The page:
Chapter six: A foul chord
In which we stand on shaky ground.
In the laundry room, I slept without worry.
It’s quite nice not having windows, sure you can’t see outside and the light is yellow and sickly but I haven’t seen or heard anything from my duplicate in the days I’ve slept here.
Since I can’t go to piano lessons with hurt hands I’m just here all day and all night. Sitting on my bed, sometimes I feel adventurous and I look around the room for treasures. Especially now my hands don’t really hurt much at all and boredom creeps in I like to push boxes aside and see what’s behind them.
The long and short of it is a lot of washing line, chemicals I’m not allowed to touch and folded-up laundry.
Prim came in here a whole once for sheets, and I still have to go downstairs for food and hygiene.
But it’s nice in here.
When I want to sleep I just put a chair underneath the doorknob and I haven’t had anyone try to break in.
Maybe she really will leave me alone now?
I sure hope that’s the case.
Because I can hear the glass setters talking and working downstairs.
And I don’t want her breaking two windows.
“Serenity, will you come down for a second?” aunt Fortuna’s thunders through the small house.
I pull my day dress over my night shift, it’s easier than going through all the proper layers.
I skip down the steps.
“Serenity dear how are you feeling?” Aunt Fortuna asks looking at my hands.
I hold them up to her “Look it’s still clean, and it doesn’t hurt anymore either.”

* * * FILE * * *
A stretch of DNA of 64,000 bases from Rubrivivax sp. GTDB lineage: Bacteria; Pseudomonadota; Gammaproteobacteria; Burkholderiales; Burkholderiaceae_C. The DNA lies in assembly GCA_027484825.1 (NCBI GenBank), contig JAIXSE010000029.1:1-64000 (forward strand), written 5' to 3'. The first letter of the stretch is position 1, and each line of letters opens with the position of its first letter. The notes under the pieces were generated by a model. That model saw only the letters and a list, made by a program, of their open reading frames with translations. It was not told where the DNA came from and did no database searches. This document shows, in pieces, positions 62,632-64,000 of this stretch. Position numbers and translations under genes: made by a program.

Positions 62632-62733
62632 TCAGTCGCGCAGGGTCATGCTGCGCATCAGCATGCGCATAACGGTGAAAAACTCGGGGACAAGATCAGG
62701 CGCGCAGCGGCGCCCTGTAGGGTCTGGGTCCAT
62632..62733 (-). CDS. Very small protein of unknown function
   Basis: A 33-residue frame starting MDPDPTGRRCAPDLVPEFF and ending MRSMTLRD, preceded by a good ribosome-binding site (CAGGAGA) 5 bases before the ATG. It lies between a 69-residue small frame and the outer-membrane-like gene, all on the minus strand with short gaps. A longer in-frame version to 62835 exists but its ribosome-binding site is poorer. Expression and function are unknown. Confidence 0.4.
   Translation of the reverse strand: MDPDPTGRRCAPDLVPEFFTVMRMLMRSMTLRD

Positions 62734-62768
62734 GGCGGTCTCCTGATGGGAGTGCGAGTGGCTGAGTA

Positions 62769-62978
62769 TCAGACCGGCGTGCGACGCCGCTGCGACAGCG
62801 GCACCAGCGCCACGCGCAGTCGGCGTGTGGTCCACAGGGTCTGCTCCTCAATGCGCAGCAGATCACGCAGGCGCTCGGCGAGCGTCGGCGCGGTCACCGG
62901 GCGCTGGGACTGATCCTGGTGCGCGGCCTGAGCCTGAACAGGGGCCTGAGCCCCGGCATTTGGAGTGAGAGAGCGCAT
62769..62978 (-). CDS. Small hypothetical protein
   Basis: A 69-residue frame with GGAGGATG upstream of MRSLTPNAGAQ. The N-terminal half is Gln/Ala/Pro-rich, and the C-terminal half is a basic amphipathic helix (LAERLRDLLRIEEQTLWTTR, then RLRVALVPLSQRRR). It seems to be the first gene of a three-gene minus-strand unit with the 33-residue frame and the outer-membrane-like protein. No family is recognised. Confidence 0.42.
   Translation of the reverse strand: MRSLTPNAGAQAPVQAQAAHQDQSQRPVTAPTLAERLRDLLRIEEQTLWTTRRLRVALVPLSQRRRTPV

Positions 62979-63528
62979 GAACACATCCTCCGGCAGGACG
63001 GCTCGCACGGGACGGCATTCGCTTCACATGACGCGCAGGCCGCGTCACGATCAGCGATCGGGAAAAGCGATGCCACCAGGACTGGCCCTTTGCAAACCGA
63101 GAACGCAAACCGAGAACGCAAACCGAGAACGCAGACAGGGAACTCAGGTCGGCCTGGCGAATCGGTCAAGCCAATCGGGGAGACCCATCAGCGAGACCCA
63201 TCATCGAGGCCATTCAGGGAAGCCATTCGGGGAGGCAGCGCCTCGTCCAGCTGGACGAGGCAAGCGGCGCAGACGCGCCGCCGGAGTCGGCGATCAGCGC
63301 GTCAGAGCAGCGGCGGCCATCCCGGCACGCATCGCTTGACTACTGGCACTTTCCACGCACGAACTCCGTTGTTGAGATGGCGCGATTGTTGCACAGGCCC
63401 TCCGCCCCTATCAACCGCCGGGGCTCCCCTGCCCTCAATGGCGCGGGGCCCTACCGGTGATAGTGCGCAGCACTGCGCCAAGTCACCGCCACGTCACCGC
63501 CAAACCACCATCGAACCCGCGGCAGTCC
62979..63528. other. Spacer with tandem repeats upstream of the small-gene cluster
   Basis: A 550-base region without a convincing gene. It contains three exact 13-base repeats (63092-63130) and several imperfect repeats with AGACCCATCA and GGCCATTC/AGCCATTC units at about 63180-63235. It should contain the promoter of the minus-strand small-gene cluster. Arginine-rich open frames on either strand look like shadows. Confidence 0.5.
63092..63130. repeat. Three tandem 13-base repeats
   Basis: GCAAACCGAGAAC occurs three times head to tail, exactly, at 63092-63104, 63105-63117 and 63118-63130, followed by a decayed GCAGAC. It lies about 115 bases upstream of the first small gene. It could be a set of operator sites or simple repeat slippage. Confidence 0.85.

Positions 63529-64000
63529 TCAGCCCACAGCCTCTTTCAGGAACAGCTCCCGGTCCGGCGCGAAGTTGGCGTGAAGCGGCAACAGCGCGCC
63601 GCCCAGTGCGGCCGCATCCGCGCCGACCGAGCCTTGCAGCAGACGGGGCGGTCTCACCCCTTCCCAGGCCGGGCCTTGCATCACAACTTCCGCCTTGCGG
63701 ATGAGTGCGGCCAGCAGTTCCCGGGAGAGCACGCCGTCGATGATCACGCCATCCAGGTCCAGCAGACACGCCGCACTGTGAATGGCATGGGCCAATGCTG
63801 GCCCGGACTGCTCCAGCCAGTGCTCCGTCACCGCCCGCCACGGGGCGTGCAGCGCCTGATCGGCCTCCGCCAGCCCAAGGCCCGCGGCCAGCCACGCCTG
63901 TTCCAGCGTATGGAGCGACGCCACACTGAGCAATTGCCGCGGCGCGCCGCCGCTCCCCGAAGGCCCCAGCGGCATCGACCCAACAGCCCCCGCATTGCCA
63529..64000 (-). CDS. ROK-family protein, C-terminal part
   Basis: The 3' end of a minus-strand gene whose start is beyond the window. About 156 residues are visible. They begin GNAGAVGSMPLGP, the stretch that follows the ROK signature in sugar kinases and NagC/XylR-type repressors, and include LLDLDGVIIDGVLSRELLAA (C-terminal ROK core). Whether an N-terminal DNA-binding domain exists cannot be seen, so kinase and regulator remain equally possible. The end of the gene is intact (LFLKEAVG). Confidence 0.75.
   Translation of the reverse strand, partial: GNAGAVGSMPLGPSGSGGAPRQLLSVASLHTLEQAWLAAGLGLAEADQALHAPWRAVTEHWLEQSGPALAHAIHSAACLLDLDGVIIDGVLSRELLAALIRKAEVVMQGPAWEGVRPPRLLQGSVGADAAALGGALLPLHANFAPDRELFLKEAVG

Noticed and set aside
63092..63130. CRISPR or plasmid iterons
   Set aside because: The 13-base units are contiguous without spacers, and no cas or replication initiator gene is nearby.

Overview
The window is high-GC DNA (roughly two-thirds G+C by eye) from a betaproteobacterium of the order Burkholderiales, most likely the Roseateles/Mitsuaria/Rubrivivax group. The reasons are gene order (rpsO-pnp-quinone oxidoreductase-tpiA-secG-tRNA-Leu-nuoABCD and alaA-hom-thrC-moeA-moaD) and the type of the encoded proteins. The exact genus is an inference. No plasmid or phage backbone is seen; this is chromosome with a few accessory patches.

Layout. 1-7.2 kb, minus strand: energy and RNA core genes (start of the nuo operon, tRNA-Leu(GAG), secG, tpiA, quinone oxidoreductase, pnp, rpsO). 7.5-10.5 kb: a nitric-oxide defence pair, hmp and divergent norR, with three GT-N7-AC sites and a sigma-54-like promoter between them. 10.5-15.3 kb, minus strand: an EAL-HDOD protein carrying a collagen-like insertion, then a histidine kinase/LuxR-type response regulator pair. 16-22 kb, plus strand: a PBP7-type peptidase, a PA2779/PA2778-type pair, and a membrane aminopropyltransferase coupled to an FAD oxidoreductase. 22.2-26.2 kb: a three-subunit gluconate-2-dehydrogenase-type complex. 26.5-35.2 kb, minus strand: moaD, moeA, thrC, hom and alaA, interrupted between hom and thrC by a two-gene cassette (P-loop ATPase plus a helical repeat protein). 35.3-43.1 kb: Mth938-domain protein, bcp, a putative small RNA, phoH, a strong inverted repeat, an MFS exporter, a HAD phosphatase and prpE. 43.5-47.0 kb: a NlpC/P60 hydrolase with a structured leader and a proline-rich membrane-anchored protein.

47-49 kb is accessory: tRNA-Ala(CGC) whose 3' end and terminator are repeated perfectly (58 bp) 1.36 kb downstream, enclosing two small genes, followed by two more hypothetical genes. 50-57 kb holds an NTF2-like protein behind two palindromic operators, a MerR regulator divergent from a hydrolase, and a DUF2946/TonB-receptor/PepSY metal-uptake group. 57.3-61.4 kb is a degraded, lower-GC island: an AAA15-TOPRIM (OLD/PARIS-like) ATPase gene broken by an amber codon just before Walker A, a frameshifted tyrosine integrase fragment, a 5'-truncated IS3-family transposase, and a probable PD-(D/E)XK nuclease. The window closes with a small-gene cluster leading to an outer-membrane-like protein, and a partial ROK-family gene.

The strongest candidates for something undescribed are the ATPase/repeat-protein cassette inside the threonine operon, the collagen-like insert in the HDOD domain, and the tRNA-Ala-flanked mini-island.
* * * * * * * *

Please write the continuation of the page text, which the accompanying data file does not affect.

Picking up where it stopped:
“Then I think it’s time to remove the bandages. Wouldn’t that be nice the window and the hands fixed in one day and then we can pretend none of it really happened.”
I can hear in her voice she’s still upset I didn’t explain the window situation but she will have forgotten all about it in a few weeks. I nod in response and we sit down at the table where I offer her my hands. As the bandages get peeled back I shiver against the cold air. My hands are clammy and soft like the skin on a pudding, although hopefully not as fragile and where the cuts were deep there are thin lines still visible on the skin.
“The scars will stay.” Aunt explains “Hopefully they’ll be a reminder not too reckless again.”
I nod, then jump off the chair “can I go to mister Dandelion today?”
“That eager to get back into it?”
“Very well then, but I didn’t tell him you’re better yet so if he has other students you’ll have to wait your turn.”
“I will, thank you, aunt Fortuna.” I want to rush to the door but my aunt tells me “Hold on there, little grasshopper, you still need to eat breakfast.”
One rushed breakfast later I’m running to mister Dandelions house.